Following the closure of the News of the World, research economist Ryan Bourne examines the consequences for the newspaper industry
Over the past two weeks, much has been said about the ‘market dominance’ of Rupert Murdoch’s news operations. But is this justified? To assert that an individual or a company has ‘market dominance’ requires a clear definition of what the market under consideration actually is. This is more difficult than it first seems. What exactly is the product which News Corp is ‘dominant’ in?
At its most general, I suppose we might just define a market for news. Though there is scant evidence that Murdoch’s company has a high degree of market power in this area at all. Even if the BskyB deal had gone ahead, the EU commission had ruled that the takeover would not have been detrimental to media plurality. There exists a powerful arms-length state broadcaster in the BBC and a relatively competitive newspaper market. With the recent proliferation of free web-based news on top of this, there is not legitimate ground for concern about a dominant News Corp.
To find evidence of dominance we need to look more closely at the newspaper market. News Corp certainly has power here – but even then we would have to be more specific to pin-point areas of market dominance. The whole newspaper market should include free and local newspapers such as the London Evening Standard, the Metro, regional newspapers and City AM - which are widely read as alternatives to the traditional national newspapers. But given that many of these are handed out for free, and not sold, the circulation data around them is extremely weak.
So let’s focus on the bought national newspaper market, split up into daily newspapers and Sunday newspapers. News Corp’s News International was the largest media group in terms of circulation of daily newspapers, and indeed Sunday newspapers in June 2011 – with market shares of 33.5% and 41.1% respectively. The company operated four newspapers: The Sun, The Times, The Sunday Times and the News of the World. The Sun had the largest daily circulation of any national newspaper, with 2.8 million daily sales. Meanwhile, the News of the World sold an average of 2.7 million copies every Sunday in the same month. The Times sold 441,000 daily and The Sunday Times over a million. Clearly, News Corp had a large degree of market power within the relatively narrow range of large media groups.
It remains to be seen, however, whether viewing the sale of national newspapers alone constitutes a genuine economic market. Is there really a large enough degree of substitutability between, say, the Daily Star and the Financial Times to warrant them being considered in the same market? To a certain extent all newspapers are competing in the paid market for news, but it would probably make more sense to split up the overall national market into the traditional groupings of ‘Quality newspapers’, ‘Mid-Market newspapers’ and ‘Popular newspapers’ to give us a clear indication of where News Corp’s real power lies.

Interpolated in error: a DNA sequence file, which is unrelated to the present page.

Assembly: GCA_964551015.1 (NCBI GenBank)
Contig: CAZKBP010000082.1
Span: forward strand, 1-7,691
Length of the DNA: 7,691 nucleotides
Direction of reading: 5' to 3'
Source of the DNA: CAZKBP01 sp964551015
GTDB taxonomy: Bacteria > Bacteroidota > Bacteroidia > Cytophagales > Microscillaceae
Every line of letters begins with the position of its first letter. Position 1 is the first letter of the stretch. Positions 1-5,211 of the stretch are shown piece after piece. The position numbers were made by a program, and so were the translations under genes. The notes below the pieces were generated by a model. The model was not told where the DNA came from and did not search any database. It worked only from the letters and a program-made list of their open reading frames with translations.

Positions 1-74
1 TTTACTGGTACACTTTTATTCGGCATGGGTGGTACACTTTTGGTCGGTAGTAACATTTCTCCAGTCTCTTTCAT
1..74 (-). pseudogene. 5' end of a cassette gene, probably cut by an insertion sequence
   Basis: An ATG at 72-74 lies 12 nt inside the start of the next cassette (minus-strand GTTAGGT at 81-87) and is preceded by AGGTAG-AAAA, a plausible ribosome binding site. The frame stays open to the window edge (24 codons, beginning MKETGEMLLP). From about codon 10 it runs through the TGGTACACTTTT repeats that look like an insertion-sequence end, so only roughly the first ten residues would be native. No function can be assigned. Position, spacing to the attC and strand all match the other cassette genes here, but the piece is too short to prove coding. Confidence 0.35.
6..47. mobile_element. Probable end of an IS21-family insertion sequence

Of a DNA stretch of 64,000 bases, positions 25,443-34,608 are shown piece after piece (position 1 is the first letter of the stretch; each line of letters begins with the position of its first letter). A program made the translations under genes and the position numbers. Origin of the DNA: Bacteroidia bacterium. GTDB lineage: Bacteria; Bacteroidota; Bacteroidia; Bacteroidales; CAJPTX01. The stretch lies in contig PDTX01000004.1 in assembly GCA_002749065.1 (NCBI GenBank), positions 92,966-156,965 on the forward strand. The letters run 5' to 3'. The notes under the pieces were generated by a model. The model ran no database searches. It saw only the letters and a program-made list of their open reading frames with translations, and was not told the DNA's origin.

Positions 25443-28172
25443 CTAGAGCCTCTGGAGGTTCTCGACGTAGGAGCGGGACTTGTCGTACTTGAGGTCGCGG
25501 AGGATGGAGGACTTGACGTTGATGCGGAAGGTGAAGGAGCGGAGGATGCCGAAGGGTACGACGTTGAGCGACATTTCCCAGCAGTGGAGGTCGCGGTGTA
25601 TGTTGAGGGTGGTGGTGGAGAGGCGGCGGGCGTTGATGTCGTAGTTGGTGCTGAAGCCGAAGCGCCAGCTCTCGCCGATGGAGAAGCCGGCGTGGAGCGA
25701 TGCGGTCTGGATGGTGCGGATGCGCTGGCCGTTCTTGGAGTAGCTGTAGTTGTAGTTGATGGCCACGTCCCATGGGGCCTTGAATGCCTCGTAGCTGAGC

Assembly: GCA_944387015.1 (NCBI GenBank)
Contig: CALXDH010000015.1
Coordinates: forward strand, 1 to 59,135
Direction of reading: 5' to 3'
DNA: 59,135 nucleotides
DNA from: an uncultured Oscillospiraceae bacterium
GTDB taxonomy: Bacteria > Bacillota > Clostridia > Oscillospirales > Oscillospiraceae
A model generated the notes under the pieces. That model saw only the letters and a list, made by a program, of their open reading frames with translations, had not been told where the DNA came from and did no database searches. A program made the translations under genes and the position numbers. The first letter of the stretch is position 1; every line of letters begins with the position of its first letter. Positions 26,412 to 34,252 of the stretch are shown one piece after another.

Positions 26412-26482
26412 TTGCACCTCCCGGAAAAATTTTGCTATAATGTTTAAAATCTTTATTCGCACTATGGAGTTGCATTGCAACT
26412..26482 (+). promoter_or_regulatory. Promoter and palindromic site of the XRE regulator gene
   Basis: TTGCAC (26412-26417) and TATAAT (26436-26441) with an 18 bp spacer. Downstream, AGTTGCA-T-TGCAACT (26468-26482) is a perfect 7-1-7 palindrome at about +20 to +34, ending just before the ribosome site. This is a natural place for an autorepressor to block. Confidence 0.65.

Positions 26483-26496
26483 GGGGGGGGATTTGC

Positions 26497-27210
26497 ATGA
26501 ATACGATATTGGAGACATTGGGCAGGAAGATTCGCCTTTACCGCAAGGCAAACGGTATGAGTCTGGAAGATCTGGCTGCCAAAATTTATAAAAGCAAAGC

The largest player in the ‘Quality’ newspaper market was the Daily Telegraph, which had 30.8% share of total circulation. News International’s Times had the second largest share with 21.8% - large, but hardly a position of substantial dominance. No, News International’s real power lay in the ‘Popular’ and Sunday newspaper markets.
The Sun was by far the largest player in the daily popular market with 56.2% of the daily circulation – and even if the mid-market papers (Daily Mail and Sunday Express) are included in the definition of ‘popular’, still had a 37% share.
The News of the World’s share of the Sunday popular market was larger still (59%, or 38% if mid-range papers included), whilst The Sunday Times was by far the largest quality Sunday paper with 52% market share. With these more specific market definitions, many could well have described News International’s titles as having effective monopolies in the Sunday and daily popular markets. It is this fact which makes the closure of the News of the World all the more extraordinary – it will have profound consequences on the Sunday newspaper market.
Providing that News International do not release a ‘Sun On Sunday’ it looks like the two main beneficiaries of the former’s demise will be the Mail on Sunday and the Sunday Mirror. Indeed, a recent survey suggested that 49% of former News of the World readers would buy another Sunday newspaper – with a third of these likely to buy the Mail on Sunday, a third the Sunday Mirror and 19% the People. This would profoundly change the market share of the Sunday market: